Tuesday, March 31, 2009

Skating Lesson #6 this morning


I wish I had taken my video camera and taped today's entire lesson, so that I could have edited the footage in order to show you the SMILES on my girl's face when she CONQUERED a new skill. The expression on her face was priceless. She beamed!!! And I noticed that she was watching Coach to see if Coach caught it, too.

Blogging is one way for us to review each lesson, and sometimes to preview a concept or skill for the future. Sometimes, my princess does not like to watch herself on video. (Sometimes I don't like to watch MYself on video, either!) Blogging allows us to share moments with family and friends who live far away, too.

I'm including lots of video clips from today's session-- they are all really SHORT clips.

Working on maintaining control and balance is tough work:



Putting a lot of skills together. Coach says, first, watch me, then you do it:


Skating backwards. This one is especially for our RDI(r) PROGRAM CERTIFIED CONSULTANT (this clip captures one of our current objectives):


Watch her make a discovery or two as she skates backwards today (you may need a Kleenex for this one):


Learning to make Snowplow Stops

Coach is demonstrating the next skill to work on:


Lesson One, HERE; Lesson Two, HERE; Lesson Three, HERE; Lesson FOUR, HERE; and Lesson FIVE, HERE.

Monday, March 30, 2009

Thou shalt not...

This sign outside a church across town always cracks me up (I didn't have my still camera with me, so yes, this is a doofus VIDEO of a sign that is not moving *giggle*):


Saturday, March 28, 2009

The Power of Words

Please watch this video.

Friday, March 27, 2009

Skating lesson #5

Episodic Memory and Resilience
Skating backwards, foundations of stopping, swizzles

"Our" last lesson, three days ago, was the first time my princess was frustrated on the ice. In "our" last lesson (lesson #4) the tasks became more physically challenging, and they weren't as much fun as previous tasks. The lessons focused on foundations of much bigger skills, foundations that need to be experienced and mastered to a certain extent before moving forward.

Combine those challenges with knowing where your body parts are without looking at them (for example, the tushie shaking that has to happen for moving backwards right now) and listening for the right kind of noise when you are scraping your blade across the ice, holding your balance, etc etc etc, when you REALLY just want to do it all NOW...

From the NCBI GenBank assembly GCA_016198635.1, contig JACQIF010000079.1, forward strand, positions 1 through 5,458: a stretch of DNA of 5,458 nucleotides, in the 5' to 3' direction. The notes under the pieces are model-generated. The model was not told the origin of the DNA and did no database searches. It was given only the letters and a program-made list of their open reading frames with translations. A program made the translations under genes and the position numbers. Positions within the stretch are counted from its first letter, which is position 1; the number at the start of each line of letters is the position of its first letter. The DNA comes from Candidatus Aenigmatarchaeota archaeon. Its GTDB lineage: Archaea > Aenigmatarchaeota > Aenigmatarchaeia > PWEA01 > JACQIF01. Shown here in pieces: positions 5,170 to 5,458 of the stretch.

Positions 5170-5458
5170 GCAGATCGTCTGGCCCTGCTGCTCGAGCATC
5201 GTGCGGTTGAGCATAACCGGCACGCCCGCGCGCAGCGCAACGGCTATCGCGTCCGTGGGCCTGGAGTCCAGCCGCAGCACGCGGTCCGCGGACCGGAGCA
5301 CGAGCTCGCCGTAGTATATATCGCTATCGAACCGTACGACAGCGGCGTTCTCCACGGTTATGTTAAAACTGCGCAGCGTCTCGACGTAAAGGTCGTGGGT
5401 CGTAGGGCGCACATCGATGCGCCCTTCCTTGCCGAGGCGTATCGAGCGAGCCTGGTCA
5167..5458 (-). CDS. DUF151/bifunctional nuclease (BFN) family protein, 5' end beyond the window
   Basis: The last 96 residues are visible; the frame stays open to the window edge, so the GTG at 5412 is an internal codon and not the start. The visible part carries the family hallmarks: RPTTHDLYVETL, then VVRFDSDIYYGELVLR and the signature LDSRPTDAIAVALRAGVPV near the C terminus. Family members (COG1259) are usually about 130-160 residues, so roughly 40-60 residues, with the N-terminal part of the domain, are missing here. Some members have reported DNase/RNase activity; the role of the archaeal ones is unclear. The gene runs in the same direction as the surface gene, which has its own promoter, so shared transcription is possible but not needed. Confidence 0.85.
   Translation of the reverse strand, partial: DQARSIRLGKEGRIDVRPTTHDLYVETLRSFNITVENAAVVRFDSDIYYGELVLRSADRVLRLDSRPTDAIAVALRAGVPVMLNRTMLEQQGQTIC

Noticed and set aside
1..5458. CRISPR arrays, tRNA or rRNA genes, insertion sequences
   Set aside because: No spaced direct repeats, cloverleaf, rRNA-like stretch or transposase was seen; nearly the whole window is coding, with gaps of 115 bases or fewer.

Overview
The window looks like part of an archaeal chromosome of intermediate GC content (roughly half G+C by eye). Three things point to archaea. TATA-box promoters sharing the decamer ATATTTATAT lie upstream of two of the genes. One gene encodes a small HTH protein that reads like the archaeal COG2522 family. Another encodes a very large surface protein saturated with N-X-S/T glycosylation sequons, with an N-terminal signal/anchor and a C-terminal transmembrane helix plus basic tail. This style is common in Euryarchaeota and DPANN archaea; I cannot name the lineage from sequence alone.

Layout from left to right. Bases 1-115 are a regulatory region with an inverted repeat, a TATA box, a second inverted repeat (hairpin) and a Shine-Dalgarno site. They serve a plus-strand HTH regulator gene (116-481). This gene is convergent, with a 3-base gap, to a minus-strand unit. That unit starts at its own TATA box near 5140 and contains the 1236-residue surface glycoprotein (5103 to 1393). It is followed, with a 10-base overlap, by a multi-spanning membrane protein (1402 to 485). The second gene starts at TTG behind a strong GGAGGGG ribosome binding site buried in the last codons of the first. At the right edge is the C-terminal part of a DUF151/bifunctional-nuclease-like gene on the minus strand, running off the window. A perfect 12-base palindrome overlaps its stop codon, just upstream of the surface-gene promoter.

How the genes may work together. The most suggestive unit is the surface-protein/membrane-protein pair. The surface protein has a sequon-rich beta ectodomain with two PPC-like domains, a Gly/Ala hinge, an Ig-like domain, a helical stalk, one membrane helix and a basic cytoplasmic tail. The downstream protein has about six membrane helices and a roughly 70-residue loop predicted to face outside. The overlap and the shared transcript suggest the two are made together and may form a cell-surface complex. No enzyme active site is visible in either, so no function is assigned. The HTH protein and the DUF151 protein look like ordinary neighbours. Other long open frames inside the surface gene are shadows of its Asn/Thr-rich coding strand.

and you get a frustrated little girl.

These lessons are a journey for her. She's got some discoveries to make about herself and about skating.

She's doing quite well. Learning to recognize that in herself is a lesson she's beginning to learn. She protests, sometimes very loudly, before she realizes a) she's doing exactly what she was asked to do and b) it wasn't that difficult for her. But, her episodic memory, her personal meaning memory has lots of negatives for her to shut off in order to SEE the POSITIVES of NOW and apply that success toward resilience in the face of a new challenge and rewriting positive episodic memories over the negative ones.

I saw a glimpse of resilence today! :)

And, just in case you're wondering, YES, I took pictures and video today:

Waiting to go on the ice this afternoon.
She has pretty pink guards on her blades. :)
There were other skaters there to watch.
This rink is performing "Little Mermaid on Ice" in April.
Some of the performers were rehearsing.
In the beginning, she was coached to "march"in order to move forward on the ice. Now, Coach says she is pushing on her own:


This particular part of the lesson is the part that left her frustrated and protesting, Tuesday. Look at her today:


She worked incredibly hard today!

Working on the foundations of stopping
while at the boards
the skates make a "SHHHH!" sound

And there are TWO stars past the snowmen. My princess skated backwards all the way to the second star TWICE, and practiced swizzles (V's and A's) on the snowmen.

Tuesday, March 24, 2009

Lemon Chicken (looks like fish, but it's not)

Lemon Chicken
I saw this recipe in the newspaper, and I thought it would be simple to convert to gluten free. (Printer friendly version here.) And a similar, but different version, here. This particular recipe was Adapted from "Classic Chinese Recipes" by Carol Bowen (Parragon, $14.99).

No gluten, no casein, no soy.

I think I might need a deep fryer.

Lesson 4, this morning, beginning to skate backwards

This morning's lesson seemed like more of a challenge to my princess, and she was frustrated with it. She was very capable of accomplishing everything that was asked of her during the lesson, but she seemed tired, frustrated. Of course, I'm trying to figure out the source of her frustration, and I can think of a few reasons.

Maybe lessons two days in a row is too much too soon?